Shakespeare’s Sister

THE HERESY OF LOVE
The Swan Theatre, Stratford upon Avon, Wednesday 29th February, 2012


Men are bastards, aren’t they? And religious men are even worse. Helen Edmundson’s new play upholds this view – in all fairness, some of the female characters don’t come out of things smelling of roses either.

The play tells the story of real life nun, Sister Juana, who lived in Mexico in the 17th Century. This was her first mistake. Ahead of her time and out of place, she was never going to sit comfortably with the establishment. As a bespoke poet and playwright, she becomes the darling of the court, thanks to the blind eye of her remarkably lenient holy order, until the investiture of a bigoted new archbishop leads to a clamp down on such lapses and a tightening up of the rules. And so the backlash against Sister Juana begins and eventually she loses everything and dies of the plague.

Religion is an instrument of power – of male power – and of course, a brainy, insightful and witty nun presents a threat to the established order (in more than one sense of the word). She becomes a tool in the machinations of slimy and seductive bishop Santa Cruz (the eminently watchable Raymond Coulthard, playing a Machiavellian version of his Duke in the current Measure For Measure).

Catherine McCormack portrays the decline of Sister Juana from the confident, slightly superior young nun (imagine Julie Andrews’s Maria without the clumsiness) to the broken, betrayed woman she becomes with an assurance that gives way to anguish. It is a powerful performance. Her scenes with Coulthard are the highlight of this often intense production.

I say “often intense” because the thing is somewhat too long. It overran its advertised two hours and forty five minutes by quarter of an hour. Director Nancy Meckler could do a spot of trimming or at least pick up the pace in certain scenes.

The writing has a Shakespearean feel to it without resorting to thees, thous and verilys. Edmundson gives the play a historical air by capturing the cadence of Shakespeare. Bishop Santa Cruz even gets a couple of soliloquies in which his secret desires and, later, his villainy are revealed. Themes of church and state, male and female, freedom of expression are all argued out intelligently and eloquently, and the issues are refreshingly not presented in a black-and-white fashion. Whatever side of the fence you sit on, you can see the point the opposition is making. The archbishop (a brooding Stephen Boxer) is a little hard to take though. He’s a grumpy old bigot who wears a hair shirt and is into the bonkers practice of self-flagellation. He can’t even bring himself to look at women. He removes his spectacles lest his sight be tainted by any female in his path. I suppose you can get away with such behaviour if it is done in God’s name. Religion has been – and still can be – a form of female oppression. Before she dies, off-stage, Juana writes one last document to be waved in the air by triumphant comic slave Juanita (Dona Croll). “She has written my freedom!” Juanita cries out in celebration, as though speaking for all women. A little over-optimistic there, love. Whatever her accomplishments, Sister Juana hardly turned the tide.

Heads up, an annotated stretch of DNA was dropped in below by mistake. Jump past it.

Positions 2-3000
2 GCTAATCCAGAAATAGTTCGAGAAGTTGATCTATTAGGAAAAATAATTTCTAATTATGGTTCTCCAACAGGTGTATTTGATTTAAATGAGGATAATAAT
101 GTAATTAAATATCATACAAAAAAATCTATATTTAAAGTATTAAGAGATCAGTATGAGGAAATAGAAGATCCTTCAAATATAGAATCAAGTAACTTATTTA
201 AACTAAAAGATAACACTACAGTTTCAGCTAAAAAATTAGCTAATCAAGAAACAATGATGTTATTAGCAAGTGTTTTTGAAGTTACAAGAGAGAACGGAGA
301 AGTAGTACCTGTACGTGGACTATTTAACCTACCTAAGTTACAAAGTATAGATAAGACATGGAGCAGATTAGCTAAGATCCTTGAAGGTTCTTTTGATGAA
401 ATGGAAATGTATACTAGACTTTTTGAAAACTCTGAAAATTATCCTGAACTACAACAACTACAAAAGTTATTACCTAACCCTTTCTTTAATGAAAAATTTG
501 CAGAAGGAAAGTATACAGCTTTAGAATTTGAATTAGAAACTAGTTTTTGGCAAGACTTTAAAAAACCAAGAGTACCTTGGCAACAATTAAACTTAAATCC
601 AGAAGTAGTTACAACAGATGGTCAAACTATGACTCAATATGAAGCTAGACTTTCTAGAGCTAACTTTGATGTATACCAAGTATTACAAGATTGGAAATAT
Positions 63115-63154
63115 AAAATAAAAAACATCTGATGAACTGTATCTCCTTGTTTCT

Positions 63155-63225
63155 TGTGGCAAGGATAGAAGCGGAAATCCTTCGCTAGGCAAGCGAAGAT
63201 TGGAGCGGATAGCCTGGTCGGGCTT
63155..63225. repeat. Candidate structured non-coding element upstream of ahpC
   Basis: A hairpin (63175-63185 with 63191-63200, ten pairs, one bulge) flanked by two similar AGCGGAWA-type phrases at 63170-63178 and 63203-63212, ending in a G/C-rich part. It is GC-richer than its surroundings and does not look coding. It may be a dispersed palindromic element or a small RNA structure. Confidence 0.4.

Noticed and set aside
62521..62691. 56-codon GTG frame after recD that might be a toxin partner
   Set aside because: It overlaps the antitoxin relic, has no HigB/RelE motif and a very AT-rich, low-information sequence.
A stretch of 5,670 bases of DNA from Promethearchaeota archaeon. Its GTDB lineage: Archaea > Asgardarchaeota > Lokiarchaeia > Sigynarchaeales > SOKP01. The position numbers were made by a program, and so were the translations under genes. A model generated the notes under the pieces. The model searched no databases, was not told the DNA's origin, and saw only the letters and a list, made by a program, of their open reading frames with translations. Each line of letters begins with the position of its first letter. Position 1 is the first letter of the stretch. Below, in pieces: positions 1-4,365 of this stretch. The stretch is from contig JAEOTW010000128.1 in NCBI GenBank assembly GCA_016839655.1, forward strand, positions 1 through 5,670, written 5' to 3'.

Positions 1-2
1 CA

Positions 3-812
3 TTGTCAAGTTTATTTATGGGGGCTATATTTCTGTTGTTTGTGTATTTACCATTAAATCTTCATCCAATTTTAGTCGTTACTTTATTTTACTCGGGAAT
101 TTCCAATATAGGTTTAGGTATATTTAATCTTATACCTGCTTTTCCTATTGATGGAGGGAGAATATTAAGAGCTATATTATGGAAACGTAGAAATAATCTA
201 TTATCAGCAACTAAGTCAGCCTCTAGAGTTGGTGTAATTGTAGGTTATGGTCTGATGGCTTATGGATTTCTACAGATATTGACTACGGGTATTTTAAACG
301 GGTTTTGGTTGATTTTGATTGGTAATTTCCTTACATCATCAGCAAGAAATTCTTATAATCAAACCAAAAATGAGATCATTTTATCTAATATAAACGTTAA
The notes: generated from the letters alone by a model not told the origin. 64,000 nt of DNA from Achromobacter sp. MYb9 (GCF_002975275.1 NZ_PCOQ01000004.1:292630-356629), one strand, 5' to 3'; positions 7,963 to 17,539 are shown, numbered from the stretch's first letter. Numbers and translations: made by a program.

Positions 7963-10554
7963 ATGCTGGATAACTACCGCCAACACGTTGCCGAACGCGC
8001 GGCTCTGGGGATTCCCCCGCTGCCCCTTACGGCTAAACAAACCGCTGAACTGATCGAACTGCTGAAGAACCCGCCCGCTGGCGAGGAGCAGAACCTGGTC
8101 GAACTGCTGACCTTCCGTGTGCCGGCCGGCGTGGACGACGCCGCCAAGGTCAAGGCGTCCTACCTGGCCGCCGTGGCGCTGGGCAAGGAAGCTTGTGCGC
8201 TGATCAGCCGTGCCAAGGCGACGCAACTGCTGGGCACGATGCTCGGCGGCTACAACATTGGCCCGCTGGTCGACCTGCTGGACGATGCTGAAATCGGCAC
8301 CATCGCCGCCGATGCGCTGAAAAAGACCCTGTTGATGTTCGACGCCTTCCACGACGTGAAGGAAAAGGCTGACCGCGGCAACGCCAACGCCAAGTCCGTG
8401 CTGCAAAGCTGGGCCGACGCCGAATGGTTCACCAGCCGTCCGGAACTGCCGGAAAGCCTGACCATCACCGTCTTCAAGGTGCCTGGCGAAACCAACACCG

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About williamstafford

Novelist (Brough & Miller, sci fi, historical fantasy) Theatre critic http://williamstaffordnovelist.wordpress.com/ http://www.amazon.co.uk/-/e/B008AD0YGO View all posts by williamstafford

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